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Soil compaction issue

ddubx6 | Posted in General Questions on

I recently had my foundation sealed. The dirt was removed approximately 3 to 4 feet away and 6 to 7 feet down to the bottom of the footing.After the sealing, drain tile, stone, etc. was done the area was refilled with a sandy fill with few small stones. My question is that I saw no compaction during back filling and I am concerned about settling. After¬† a few heavy rains the level dropped a few inches. The level of fill was left 12″ low on purpose because I am planning on putting 8″ of compacted stone and then a 4″ concrete walkway around the house. Am I screwed? Is there a way to compact this now with say a small car driving over it multiple times or would it have to be dug out and redone in small compacted lifts? The walkway can be postponed, will waiting til next year help? Am I overthinking this, will the relatively light walkway be okay with a good compacted stone base? I am in the northeast so freezing temps too. Any thoughts or ideas are welcome.¬†
Darren Williams
P.S. on the upside my basement is dry now!

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  1. onslow | | #1


    The settling you have seen so far would be due to the soil particles snuggling up to each other as the air spaces collapse. Heavy rains will cause the soil particles to collapse the air spaces, but the down side comes if the soil is not being wetted equally across the full depth. The compaction process will not be even or complete throughout. Dampening the soil and compacting in lifts of 8 -12" is best practice for a lot of reasons. The main one being it allows for things like walkways to be placed immediately.

    Sorry to ask this question, but was fabric put down over the stone around the drain pipe? I ask because, if not, the potential settling you could experience over time may cause you issues. It also inexcusable. If no fabric was used over the stone/drain pipe, there can be long term problems with the soil infiltrating the stone bed in successive rains and seasons ahead. The migration of soil into the stone spaces will eventually choke out the flow path the stone provides to collect water for the pipe. Given enough rain and time, this can also potentially put enough sediment into the pipe to clog it. The surface of the soil will also collapse a bit as well. This is a worst case scenario, but one that is possible.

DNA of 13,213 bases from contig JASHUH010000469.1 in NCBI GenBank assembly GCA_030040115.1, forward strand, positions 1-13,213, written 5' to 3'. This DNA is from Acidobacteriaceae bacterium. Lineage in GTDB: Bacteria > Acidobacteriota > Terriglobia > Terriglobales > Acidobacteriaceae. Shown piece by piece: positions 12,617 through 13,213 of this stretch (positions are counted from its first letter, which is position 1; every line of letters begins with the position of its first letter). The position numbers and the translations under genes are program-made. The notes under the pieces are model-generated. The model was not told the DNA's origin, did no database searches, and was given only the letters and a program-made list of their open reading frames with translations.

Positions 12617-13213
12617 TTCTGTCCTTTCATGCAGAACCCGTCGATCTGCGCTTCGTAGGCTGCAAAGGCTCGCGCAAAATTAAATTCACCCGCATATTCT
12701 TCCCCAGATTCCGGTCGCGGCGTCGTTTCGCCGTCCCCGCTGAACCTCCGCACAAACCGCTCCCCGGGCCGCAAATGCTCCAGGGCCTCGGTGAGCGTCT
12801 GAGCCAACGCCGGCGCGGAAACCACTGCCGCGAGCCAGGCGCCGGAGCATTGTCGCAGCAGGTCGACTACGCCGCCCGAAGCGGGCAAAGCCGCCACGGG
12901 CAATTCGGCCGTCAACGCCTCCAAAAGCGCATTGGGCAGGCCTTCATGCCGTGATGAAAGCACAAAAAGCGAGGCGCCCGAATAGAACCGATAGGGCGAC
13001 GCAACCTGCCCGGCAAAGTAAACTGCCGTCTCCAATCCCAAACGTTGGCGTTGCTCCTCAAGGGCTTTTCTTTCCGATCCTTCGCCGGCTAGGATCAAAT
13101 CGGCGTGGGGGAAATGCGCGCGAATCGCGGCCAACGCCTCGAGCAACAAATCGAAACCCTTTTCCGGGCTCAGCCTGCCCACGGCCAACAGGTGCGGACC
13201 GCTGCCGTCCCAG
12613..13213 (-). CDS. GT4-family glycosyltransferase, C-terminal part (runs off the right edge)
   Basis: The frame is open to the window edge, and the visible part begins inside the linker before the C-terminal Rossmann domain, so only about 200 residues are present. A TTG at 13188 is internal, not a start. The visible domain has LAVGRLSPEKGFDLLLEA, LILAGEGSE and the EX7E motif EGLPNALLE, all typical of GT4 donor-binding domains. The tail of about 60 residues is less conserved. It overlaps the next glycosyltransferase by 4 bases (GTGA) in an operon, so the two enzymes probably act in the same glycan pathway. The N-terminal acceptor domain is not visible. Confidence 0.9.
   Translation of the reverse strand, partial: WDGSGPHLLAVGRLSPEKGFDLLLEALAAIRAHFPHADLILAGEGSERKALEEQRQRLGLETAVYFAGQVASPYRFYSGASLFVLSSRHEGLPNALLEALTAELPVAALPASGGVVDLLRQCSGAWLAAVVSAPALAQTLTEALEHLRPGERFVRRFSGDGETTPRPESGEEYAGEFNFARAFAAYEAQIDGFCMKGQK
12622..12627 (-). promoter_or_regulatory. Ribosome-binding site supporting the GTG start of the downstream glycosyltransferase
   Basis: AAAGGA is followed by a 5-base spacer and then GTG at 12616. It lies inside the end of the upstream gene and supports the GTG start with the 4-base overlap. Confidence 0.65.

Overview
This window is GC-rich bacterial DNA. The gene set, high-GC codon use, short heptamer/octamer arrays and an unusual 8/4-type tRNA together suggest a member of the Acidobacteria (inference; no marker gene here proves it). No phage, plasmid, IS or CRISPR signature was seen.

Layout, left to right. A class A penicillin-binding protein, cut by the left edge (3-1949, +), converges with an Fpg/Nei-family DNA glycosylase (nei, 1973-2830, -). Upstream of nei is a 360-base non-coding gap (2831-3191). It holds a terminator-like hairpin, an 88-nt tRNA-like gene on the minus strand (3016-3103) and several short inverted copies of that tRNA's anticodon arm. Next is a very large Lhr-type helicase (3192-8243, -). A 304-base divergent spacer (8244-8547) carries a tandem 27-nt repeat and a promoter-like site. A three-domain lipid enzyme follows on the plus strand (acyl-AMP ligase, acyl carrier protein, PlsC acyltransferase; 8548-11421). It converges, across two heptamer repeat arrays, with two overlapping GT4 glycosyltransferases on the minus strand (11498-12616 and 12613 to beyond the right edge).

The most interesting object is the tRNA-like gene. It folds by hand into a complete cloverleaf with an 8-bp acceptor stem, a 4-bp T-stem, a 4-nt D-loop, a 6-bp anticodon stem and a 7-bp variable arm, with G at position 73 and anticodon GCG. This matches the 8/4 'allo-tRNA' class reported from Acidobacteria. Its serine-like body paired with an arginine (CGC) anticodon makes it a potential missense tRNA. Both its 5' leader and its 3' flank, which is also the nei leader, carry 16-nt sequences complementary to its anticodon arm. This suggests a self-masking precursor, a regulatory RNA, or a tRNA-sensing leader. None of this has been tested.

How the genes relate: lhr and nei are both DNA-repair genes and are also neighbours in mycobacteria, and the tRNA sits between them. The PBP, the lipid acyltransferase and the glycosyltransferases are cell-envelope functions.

Improper compaction of foundation back fill might not be a big deal if you intend to have plantings around the house. If the edge of your concrete walkway actually starts about 3-4 feet away from the foundation the plants will be more forgiving of soil collapse than a walkway. At 3-4 feet out, the soil under the walkway won't have been disturbed.

    However, you seem to have described putting the walk way tight to the foundation. You will most definitely want to wait til next year and if rain is not frequent in your area, I would cautiously suggest watering the fill, especially on the sides to ensure saturation. Driving anything over it or using a plate compactor would be largely pointless as the compacting effect diminishes with soil depth, hence the "lifts" part of doing compaction. The coming freeze thaw cycling of a winter will further help tighten up the fill. I think digging things up and compacting in lifts would be expensive and frustrating. That I leave to your own judgment.

    If pressed to get the walkway in next year rather than two years, I would suggest washed stone under the walkway with poly over that, just like a basement slab. Future cycling of the soil moisture content will then be buffered by the stone gaps and help keep frost heaving down. If you can also set the walkway to not need absolute precision relative to steps or the belt line of the house, you will have built in a bit of wiggle room for the walk to drift. Consider long rebar runs and more of it than a regular walk would require to keep the sections rigid. Tie the sections by letting the rebar extend past the form and into the next section.

    I have seen walks and driveways tip toward and away from foundations when soil compaction was not done or done poorly. Mud jacking can fix some of these sins, but best not to provide conditions that cause them.

    The most depressing thing I have to share is that despite having my own foundation back fill compacted in lifts, I still had some settling after four years. Not much and at least it was even across the fill area, but still enough to have thrown off a cast step next to a threshold. Being lazy about finishing my outside tasks tossed me a break on this one occasion.

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